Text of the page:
Cover of new edition (Heinemann, 2001)
|Genre||Children's supernatural fiction, ghost story|
|7 August 1985|
|Media type||Print (hardcover)|
|Pages||42 pp (first edition)|
|LC Class||PZ7.C88284 St 1989|
Storm is a novella and picture book written by Kevin Crossley-Holland, illustrated by Alan Marks, and published by Heinemann in 1985. It was the first children's book for Marks. The story features modern cottagers near a marshland with a renowned ghost. The younger daughter must cross the marsh alone in a family emergency, with telephone service down during a storm,.
Crossley-Holland won the annual Carnegie Medal from the Library Association, recognising the year's outstanding children's book by a British author. For the 70th anniversary of the Medal in 2007, Storm was named one of the top ten winning works, selected by a panel to compose the ballot for a public election of the nation's favourite.
- "On a wild, stormy night, Annie is offered a ride by a tall, silent horseman. She overcomes her fear of the ghost who is said to haunt the lonely road and accepts the ride--but who is this mysterious stranger?" --library catalogue summary
- "Annie knows the secrets of the great marsh. She's even heard about its ghost. On a terrible night, when Annie must brave the storm alone, not even she knows what to expect." --CILIP summary
In a capsule summary for the 70-year Carnegie celebration (2007), the British librarians recommend Storm for ages six and up. That is an audience two years younger than any others of the anniversary top ten; the recommendations range from ages 6+ to 14+.
Storm is a chapter book, a picture book whose text is considered primary. One recent publisher Egmont (2001) calls its so-called Bananas books "designed for independent reading" by early readers. The more advanced such as Storm are recommended for children making the transition from Key Stage 1 (the first two years of British primary education) to Key Stage 2.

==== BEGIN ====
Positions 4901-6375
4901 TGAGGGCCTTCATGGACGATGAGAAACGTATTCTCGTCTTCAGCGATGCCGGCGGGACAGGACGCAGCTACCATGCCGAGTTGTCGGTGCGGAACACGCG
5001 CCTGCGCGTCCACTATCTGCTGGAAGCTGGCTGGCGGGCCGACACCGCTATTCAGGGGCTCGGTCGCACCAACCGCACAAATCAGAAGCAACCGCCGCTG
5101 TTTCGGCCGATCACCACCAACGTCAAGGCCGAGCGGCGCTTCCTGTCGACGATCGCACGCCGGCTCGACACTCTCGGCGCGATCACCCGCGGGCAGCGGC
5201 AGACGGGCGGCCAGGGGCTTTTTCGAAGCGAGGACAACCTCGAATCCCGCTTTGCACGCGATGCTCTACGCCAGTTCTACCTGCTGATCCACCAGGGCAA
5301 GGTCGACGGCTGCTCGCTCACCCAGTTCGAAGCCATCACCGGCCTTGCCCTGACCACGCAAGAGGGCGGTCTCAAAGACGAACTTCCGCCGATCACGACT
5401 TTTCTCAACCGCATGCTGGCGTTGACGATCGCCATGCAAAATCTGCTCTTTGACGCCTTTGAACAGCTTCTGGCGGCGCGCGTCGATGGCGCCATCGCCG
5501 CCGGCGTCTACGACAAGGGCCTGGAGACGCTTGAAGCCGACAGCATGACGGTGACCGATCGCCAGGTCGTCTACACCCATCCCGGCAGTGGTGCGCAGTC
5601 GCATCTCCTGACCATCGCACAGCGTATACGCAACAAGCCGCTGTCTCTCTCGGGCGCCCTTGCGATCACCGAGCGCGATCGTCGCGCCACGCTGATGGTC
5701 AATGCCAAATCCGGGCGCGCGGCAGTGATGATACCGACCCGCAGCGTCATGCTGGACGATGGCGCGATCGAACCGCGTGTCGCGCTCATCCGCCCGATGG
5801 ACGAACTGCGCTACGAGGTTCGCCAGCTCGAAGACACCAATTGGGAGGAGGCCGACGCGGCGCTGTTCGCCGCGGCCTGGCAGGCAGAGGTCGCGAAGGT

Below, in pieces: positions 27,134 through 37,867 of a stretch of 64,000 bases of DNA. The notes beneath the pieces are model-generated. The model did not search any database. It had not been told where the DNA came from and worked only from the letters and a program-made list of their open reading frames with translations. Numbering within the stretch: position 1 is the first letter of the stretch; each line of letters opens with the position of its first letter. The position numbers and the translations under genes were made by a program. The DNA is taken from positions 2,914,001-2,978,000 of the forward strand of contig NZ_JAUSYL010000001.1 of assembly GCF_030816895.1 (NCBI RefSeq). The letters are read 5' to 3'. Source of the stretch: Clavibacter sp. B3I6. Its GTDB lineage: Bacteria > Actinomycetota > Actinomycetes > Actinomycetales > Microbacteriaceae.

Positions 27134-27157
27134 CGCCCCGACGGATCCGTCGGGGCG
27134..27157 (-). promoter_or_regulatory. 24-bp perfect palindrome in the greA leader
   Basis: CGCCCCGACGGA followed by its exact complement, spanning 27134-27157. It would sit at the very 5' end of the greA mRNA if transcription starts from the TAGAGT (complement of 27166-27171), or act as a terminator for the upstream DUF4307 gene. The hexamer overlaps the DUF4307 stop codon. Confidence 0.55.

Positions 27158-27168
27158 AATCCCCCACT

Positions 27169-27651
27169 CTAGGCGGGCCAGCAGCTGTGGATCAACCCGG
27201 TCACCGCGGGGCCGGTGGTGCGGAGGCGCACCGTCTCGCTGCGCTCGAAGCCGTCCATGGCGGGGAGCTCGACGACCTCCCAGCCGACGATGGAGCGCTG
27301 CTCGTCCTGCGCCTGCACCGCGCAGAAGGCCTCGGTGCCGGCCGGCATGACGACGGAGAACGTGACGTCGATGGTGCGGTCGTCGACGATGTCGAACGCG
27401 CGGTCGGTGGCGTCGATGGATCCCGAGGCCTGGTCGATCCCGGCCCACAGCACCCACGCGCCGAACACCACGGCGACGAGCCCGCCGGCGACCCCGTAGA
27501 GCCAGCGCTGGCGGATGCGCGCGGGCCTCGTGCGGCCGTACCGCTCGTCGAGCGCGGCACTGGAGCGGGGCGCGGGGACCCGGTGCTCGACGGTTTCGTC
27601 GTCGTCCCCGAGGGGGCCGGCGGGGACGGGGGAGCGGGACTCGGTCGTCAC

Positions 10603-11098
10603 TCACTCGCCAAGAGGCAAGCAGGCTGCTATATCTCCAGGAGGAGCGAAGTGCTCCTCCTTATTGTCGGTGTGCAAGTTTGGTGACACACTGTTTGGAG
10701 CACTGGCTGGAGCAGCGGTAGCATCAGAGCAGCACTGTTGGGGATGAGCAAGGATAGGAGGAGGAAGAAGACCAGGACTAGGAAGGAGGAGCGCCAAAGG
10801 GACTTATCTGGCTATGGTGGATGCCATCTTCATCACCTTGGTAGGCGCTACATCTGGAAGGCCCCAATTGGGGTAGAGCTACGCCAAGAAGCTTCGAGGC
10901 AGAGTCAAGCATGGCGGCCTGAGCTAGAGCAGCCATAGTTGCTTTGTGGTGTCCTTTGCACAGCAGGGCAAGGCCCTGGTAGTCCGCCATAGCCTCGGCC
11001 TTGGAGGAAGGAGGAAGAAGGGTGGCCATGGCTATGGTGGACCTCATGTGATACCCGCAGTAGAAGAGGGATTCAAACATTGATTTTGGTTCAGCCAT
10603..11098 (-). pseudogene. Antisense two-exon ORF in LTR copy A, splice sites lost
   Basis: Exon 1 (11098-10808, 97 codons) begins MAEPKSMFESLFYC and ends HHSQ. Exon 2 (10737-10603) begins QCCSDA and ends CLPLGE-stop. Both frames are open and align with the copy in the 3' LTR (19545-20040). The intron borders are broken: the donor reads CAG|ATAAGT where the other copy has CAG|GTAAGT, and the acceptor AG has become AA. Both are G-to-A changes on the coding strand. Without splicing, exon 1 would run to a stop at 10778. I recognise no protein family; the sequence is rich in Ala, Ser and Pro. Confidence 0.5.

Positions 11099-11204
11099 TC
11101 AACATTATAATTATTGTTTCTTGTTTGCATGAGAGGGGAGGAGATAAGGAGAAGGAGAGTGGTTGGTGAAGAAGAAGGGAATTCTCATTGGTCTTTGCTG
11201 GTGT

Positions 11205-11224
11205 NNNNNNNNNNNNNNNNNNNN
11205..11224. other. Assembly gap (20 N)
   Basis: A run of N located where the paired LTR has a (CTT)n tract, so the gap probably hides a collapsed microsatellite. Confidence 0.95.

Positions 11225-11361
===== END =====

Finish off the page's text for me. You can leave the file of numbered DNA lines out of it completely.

During the 1970s and early 1980s there had been some discussion of the readership served by the Carnegie Medal; some children's librarians had expressed concern that it recognised books for teenage readers almost exclusively. Thus the award to Storm was seen as a move to redress the imbalance. Indeed, published in Heinemann's "Banana Book" line, Storm may be considered the first book for early readers to win the Carnegie Medal.
Despite the young audience, Storm is not a simple story. The language is deceptively simple: no difficult words are used but the effect is poetic and moving, and the ideas conveyed are anything but simple. Is it a ghost story? Is it a folk legend? Crossley-Holland is a folklore scholar and brings elements of the folk tale, and of the legends of the East Anglian country where he lived at the time, into this 42-page story of Annie and her adventure on a wild stormy night.
- "Formats and Editions of Storm". WorldCat. Retrieved 2012-09-12.
- "Storm" (first U.S. edition). Library of Congress Catalog Record. Retrieved 2012-07-27.
- "Storm — Kevin Crossley-Holland". Google Books. Retrieved 2012-09-12.
- "Storm by Kevin Crossley-Holland". Reviews, etc. Goodreads. Retrieved 2012-09-12.
- "The Carnegie of Carnegies: The 10 Books in Competition" Press release 20 April 2007. CILIP. Retrieved 2012-09-12.
- (Carnegie Winner 1985). Living Archive: Celebrating the Carnegie and Greenaway Winners. CILIP. Retrieved 2012-07-10.
- "70 Years Celebration: Anniversary Top Tens". The CILIP Carnegie & Kate Greenaway Children's Book Awards. CILIP. Retrieved 2012-07-10.
- "About Bananas". Egmont Publishing. Retrieved 2012-09-12.
- YLG News. Youth Libraries Group. CILIP. Spring 1985.
- Ruth Allen, Winning Books, 2005, pp. 40-49.[full citation needed]
- Storm in libraries (WorldCat catalog) —immediately, first US edition
- Kevin Crossley-Holland at the Internet Speculative Fiction Database
|Carnegie Medal recipient
Granny Was a Buffer Girl